AN « EXCESS » OF DEMOCRACY (2/3)
Networked forms of the 1960s/70s were distinctive because essential to their origin, character and sustainability were values of solidarity, equality and democracy. Consciousness of these origins could help us now, when networked organizations are everywhere, to distinguish between the instrumental use of the concept of network in essentially undemocratic organizations (i.e. within states and corporations) and, on the other hand, as a way of connecting distributed activities based on shared values of social justice and democratically agreed norms.
The latter possibility is radically enhanced through the new information and communications technology in its non-proprietorial forms. The new possibilities of systems coordinating a multiplicity of autonomous organizations with shared values, through democratically agreed norms or protocol, can help upscale economic organizations based on non-capitalist – collaborative, P2P (peer to peer organizations such as The Pirate Bay) co-operative or other social and democratic – forms of ownership, production, distribution and finance.
What enables us to make this apparently surprising dive from the forms of organization shaped by the consciousness-raising groups of the women’s movement (or indeed other civil society initiatives of the same period, such as the factory shop stewards’ committees combining against multi-plant, multinational corporations and developing alternative plans for socially useful production is the importance they give to practical, experiential knowledge and the need to share and socialize it.
The political economy of knowledge
The reason why this is important for the development of a political economy beyond capitalism is that behind the imposed choice between capitalist market and the state is the polarization between scientific, social and economic knowledge on the one hand and practical knowledge on the other. While the former was regarded as the heart of economic planning and centralized through the state, defenders of the free market sustained the latter as being held individually by the entrepreneur, capable of coordination only through the arbitrary workings of the market, based on private ownership. The relevant step forward of the women’s and other movements of the 1960s/70s was to make the sharing and socializing of experiential knowledge – in combination with scientific forms – fundamental to their focused, but always experimental, organizations. And to do so through consciously coordinated (networked) and self-reflexive relations between autonomous (distributed) initiatives.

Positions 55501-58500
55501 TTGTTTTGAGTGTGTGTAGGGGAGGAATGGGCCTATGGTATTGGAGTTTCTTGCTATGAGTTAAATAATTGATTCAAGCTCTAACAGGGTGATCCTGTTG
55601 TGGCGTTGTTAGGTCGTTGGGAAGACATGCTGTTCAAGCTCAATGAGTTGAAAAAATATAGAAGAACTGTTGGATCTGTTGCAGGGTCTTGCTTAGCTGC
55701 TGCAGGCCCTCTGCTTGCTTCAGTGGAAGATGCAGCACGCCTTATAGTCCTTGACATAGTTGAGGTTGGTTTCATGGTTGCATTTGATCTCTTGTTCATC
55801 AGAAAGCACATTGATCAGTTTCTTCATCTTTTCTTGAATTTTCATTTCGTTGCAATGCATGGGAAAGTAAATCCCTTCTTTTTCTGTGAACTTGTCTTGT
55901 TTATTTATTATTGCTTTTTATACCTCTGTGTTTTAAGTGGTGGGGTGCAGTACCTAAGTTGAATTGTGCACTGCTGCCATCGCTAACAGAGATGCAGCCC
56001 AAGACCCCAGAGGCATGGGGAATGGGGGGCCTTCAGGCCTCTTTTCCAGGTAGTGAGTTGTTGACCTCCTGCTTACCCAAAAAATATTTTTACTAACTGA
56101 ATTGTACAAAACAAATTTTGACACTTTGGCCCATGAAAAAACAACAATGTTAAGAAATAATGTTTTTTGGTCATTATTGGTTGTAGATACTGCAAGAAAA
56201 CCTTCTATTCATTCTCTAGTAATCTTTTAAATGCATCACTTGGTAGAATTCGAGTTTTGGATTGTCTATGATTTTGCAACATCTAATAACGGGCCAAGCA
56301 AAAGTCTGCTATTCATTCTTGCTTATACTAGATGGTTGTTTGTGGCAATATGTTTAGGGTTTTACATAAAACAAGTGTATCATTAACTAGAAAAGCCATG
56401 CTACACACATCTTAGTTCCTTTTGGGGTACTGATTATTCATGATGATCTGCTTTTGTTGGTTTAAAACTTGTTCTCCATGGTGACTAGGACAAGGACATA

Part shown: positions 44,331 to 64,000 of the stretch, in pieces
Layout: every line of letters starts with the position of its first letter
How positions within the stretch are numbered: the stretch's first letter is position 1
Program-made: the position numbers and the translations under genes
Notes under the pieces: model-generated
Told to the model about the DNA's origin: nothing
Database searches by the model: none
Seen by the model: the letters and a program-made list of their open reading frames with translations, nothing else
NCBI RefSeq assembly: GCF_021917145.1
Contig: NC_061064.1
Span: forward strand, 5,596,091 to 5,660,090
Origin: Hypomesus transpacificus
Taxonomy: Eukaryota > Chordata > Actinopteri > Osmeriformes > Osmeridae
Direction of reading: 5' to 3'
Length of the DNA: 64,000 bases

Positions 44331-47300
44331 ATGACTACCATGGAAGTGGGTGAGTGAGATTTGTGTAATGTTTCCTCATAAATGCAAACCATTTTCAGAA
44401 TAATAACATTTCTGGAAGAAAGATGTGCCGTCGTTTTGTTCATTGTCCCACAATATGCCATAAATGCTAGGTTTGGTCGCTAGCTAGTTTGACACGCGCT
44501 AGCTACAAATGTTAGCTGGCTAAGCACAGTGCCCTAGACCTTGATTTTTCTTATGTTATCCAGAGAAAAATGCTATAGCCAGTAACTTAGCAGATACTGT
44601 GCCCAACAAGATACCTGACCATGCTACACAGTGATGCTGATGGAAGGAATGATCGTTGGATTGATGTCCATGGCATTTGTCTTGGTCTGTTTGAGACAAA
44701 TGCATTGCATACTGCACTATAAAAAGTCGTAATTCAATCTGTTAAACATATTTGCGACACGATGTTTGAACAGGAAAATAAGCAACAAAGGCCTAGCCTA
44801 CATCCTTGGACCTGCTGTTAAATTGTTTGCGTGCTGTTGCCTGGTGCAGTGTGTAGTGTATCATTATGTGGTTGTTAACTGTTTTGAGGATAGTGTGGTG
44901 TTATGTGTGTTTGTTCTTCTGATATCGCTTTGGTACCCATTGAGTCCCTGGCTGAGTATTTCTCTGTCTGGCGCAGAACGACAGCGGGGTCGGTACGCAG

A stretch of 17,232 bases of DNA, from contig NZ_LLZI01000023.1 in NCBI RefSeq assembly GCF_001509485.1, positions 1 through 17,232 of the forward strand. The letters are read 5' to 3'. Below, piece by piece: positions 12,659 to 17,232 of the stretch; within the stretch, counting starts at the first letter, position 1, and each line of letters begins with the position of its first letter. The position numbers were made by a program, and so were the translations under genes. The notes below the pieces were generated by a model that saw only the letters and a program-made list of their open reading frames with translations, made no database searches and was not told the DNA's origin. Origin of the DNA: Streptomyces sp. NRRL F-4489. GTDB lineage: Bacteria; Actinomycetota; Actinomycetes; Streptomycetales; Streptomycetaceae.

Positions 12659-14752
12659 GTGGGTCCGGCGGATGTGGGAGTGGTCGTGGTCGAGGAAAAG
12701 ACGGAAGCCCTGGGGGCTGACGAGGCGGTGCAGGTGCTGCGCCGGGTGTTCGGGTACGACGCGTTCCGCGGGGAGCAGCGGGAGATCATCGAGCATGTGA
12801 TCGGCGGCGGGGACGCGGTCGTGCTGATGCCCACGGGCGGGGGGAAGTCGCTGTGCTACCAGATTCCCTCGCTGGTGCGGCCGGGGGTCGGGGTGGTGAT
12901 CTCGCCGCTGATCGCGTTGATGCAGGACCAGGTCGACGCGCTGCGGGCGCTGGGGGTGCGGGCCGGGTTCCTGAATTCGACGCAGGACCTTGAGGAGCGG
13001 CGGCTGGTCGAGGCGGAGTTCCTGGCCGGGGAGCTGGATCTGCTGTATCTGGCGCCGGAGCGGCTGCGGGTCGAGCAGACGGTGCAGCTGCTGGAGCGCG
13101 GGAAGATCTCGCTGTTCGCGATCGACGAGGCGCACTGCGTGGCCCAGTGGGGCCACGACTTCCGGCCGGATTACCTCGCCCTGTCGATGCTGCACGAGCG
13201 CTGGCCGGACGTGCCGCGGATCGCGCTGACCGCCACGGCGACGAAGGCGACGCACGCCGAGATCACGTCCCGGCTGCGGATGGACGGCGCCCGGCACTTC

Translating this into economics in the age of information and communications technology – a project requiring much further work – points to the possibility of forms of co-ordination that can include and help to regulate a non-capitalist market. A regulated, socialized market, that is, in which the drive to accumulate and make money out of money is effectively inhibited. It also provides a base for democratizing and, where appropriate, decentralizing the state, within the context of democratically agreed social goals (such as concerning equality and ecology).